Zarif’s letter made no mention of Iran’s obligations to explain its past nuclear activities to the International Atomic Energy Agency (IAEA) as spelled out in the JPOA (.pdf) , that Iran in conjunction with the P5+1 would “work with the IAEA to facilitate resolution of past and present issues of concern.” The IAEA instead has regularly released reports complaining that Iran was not forthcoming in reporting its past nuclear work. In an interview last month, IAEA Director General Yukiya Amano told CNN:
The IAEA has been addressing this issue of Iran nuclear issues for more than 10 years but we still cannot give the assurance that all of the activities in Iran are for peaceful purposes. We have two problems: one is that Iran is not fully cooperating with the Agency to clarify the information that may have military aspects. Another problem is that Iran is not allowing us to implement a more powerful verification tool which is called an “Additional Protocol”. Agreement was not reached.
The United Nations sanctions were initially imposed when Iran failed to end its enrichment program in 2006, to come into compliance with U.N. Security Council resolutions. Subsequent sanctions were imposed as Iran continued to flout its NPT obligations. These newer sanctions were imposed against Iran’s Islamic Revolutionary Guard Corps and prohibited Iran from any arms exports. These sanctions also targeted Iran’s ballistic missile program, which could provide Iran with a means to deliver a nuclear bomb against an enemy. Iran continues to arm its allies including terrorist groups like Hezbollah and Hamas and Shiite militias in Iraq, Syria, and Yemen.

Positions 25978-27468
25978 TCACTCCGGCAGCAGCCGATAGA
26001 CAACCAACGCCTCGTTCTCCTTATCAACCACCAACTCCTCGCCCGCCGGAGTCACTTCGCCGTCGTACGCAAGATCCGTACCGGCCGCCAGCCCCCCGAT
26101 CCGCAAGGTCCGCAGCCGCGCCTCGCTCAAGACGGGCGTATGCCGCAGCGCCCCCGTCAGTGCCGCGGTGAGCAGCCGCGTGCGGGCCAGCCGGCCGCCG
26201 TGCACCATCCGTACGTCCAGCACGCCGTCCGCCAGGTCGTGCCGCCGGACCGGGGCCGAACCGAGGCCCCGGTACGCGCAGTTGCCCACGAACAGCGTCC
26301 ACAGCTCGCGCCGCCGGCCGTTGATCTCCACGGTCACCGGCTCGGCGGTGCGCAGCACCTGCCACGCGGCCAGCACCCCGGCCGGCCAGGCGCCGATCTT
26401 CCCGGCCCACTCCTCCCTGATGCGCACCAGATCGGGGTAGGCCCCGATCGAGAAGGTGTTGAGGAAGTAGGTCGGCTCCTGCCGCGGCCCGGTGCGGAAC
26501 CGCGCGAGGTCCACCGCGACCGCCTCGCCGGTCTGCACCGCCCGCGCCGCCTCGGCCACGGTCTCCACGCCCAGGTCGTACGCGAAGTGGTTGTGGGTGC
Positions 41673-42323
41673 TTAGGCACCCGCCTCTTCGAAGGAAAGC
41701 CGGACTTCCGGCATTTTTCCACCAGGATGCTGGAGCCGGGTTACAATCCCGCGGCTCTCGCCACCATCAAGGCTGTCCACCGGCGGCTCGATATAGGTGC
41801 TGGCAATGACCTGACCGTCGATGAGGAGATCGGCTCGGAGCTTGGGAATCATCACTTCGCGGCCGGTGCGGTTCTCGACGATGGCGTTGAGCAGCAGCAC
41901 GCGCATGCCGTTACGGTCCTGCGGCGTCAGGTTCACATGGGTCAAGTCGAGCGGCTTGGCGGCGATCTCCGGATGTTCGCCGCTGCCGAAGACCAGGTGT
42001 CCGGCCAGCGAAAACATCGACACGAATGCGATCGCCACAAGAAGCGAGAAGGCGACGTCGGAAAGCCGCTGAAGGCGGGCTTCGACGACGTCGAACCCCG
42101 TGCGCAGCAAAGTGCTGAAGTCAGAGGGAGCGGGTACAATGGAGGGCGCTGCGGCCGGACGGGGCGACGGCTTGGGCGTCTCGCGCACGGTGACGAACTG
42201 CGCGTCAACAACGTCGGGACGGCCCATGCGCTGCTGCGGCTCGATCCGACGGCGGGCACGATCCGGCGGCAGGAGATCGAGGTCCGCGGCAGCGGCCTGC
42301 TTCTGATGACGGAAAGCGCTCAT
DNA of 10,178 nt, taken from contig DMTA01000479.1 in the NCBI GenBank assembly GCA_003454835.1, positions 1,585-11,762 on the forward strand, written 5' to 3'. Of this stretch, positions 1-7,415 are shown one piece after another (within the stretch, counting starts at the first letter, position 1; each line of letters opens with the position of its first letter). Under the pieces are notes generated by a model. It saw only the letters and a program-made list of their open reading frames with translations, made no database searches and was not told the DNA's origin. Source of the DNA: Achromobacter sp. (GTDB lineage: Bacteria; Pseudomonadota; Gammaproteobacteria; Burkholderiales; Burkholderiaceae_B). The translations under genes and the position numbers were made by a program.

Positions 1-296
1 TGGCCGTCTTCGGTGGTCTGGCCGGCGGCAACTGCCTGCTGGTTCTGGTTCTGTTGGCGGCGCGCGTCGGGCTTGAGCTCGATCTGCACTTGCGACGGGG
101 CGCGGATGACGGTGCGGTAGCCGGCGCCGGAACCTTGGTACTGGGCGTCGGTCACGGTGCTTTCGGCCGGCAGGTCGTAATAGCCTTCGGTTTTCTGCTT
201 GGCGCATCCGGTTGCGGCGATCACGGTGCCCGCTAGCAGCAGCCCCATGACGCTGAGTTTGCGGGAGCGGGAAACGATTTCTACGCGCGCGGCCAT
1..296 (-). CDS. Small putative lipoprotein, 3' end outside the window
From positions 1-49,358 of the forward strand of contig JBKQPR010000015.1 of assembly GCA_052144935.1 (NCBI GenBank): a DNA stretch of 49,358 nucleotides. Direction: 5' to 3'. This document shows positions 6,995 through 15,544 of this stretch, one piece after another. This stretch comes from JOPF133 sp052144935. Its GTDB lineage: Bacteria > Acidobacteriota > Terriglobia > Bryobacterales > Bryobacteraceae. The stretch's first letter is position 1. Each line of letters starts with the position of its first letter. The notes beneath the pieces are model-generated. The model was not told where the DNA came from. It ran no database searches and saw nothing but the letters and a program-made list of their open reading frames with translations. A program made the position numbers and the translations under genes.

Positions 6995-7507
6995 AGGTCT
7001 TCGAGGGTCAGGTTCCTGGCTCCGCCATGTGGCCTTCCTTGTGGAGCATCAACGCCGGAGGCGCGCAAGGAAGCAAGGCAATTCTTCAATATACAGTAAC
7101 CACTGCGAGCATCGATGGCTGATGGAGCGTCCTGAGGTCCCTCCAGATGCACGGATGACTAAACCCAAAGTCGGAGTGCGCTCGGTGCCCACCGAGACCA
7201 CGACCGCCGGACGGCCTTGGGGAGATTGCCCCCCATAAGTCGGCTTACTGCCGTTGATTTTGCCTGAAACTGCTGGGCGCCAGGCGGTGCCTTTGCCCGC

Zarif didn’t address any of these activities, instead he rejected any compliance referring to requirements Iran doesn’t approve of as “arbitrary, degrading and unlawful demands.”
All Zarif offered in return for having all sanctions lifted is a “firm mandate and strong political will to reach a comprehensive agreement,” but didn’t offer a single specific commitment to bring Iran into compliance with any of the numerous violations of international laws it continues to disregard.